On 21 August 2017, and at 10:15 a.m. Pacific Time, what would otherwise be an ordinary Monday morning in Oregon will transform into a global spectacle. On that morning, thousands will witness a total or entire solar eclipse, and one of its kind in the last four decades. While for many the spectacle will be their first, a few seniors may have witnessed a similar occurrence in 1979. The total solar eclipse 2017 in Oregon, will be, without question, the center of attraction in the continental US.

So, what happens during a total solar eclipse? What should you know about the 2017 total solar eclipse? Focusing on Oregon as the center of attraction this August, the occasion will be a rare opportunity to witness a 60-mile wide path of mere spectacle. This article will briefly highlight some of the most significant facts about the eclipse.


Solar Eclipse Phenomena 2017

From the viewpoint of earth, a solar eclipse denotes the moment in time when the moon rotates and gradually passes between the earth and the sun. During the motion, the moon occults or simply blocks earth's view of the sun. This block can either be partial (most common), or full. A solar eclipse only accrues at new moon, and both the sun and the moon are conjoined and precisely aligned to be visible from earth. The alignment that triggers an eclipse if formally termed as the syzygy.

In August 2017, the world will witness a full eclipse when the sun's rays will be fully blocked from view by the opaque mass of the moon. When the total eclipse occurs, the earth will be engulfed in total darkness, starting at around 10:15 a.m. and lasting for 151 seconds (2 minutes 31 seconds) in the center of the eclipse. The grandeur will be in witnessing the day immediately turn into a night for a few minutes as the corona of the sun emerges. The partial eclipse will start at 9.05 a.m. and end at 11.30 a.m.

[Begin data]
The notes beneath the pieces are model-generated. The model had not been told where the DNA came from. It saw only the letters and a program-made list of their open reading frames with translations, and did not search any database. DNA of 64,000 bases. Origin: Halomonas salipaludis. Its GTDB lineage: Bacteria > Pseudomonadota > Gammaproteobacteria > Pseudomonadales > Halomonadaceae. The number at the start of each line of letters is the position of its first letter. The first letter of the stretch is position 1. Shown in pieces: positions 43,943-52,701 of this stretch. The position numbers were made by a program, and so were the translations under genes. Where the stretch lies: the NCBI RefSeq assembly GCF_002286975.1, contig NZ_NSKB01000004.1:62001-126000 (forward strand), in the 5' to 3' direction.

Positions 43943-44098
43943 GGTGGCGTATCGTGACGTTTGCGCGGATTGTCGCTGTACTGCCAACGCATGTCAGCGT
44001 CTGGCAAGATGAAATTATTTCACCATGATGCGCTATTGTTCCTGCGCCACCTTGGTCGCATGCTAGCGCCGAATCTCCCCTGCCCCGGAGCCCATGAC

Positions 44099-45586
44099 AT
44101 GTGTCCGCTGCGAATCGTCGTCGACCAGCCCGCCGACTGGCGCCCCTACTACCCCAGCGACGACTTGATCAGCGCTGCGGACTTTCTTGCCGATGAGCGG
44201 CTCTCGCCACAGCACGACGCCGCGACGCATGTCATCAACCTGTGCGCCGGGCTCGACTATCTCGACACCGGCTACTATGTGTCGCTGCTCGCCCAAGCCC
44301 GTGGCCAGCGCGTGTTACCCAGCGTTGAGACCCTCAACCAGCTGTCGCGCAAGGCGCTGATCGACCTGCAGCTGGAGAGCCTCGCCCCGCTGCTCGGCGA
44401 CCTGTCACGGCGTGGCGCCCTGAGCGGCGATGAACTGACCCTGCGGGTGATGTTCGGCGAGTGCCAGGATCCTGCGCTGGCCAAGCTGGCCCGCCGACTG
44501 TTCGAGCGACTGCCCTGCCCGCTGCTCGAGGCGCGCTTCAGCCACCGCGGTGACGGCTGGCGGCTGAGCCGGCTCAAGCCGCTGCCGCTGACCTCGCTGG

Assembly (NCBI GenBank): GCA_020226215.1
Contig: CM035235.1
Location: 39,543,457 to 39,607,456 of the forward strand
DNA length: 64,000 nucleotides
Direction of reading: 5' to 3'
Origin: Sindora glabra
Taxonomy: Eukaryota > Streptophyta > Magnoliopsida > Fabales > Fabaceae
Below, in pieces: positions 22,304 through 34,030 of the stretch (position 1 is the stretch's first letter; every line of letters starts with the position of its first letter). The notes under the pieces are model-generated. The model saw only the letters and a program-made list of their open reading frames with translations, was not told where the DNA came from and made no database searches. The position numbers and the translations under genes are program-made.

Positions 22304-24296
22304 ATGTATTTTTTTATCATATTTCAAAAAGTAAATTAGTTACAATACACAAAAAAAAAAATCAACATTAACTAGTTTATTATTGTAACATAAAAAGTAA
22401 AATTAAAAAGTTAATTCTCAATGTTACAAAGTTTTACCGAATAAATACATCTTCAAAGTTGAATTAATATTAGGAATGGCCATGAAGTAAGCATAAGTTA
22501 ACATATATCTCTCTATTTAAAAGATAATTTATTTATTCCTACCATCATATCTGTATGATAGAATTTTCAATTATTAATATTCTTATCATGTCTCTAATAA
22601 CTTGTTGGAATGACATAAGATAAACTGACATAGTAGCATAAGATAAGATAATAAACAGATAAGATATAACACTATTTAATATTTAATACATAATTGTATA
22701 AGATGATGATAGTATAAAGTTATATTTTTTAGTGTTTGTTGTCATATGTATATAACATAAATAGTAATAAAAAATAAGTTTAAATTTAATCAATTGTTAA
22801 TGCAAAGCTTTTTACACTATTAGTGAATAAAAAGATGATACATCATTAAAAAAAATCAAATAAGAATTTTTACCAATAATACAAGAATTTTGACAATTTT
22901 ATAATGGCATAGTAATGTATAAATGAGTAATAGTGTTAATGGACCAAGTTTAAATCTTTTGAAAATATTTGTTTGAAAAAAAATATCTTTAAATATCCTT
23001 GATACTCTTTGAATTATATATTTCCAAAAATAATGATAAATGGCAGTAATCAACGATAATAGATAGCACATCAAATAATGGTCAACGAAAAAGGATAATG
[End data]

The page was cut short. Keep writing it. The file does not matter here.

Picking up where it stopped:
Oregon will be the first landmass location, island or otherwise, to witness the solar eclipse and its path of totality. Indeed, the shadow of the moon (umbra segment) will first become visible from planet earth along Oregon's coastline, between Newport and Lincoln City. In a 60-mile spectacle, the state will display the entire path (total) solar eclipse. The cities such as Newport, Lincoln City, Salem, Madras, and John Day, and Ontario, where the path of totality will pass, is overbooked by an unprecedented number of tourists this year.

Experts contend that the total solar eclipse phenomenon is misconceived as a very rare occurrence. According to the experts, the phenomenon occurs after every 18 months, but it is only visible from a specific location on the surface of the earth. Most of these occurrences are only visible from the dominant water surface, and rarely from a location on earth's landmass. For the first time in the 21st century, the total solar eclipse 2017 in Oregon will be a rare moment of the kind that was previously witnessed in 1979.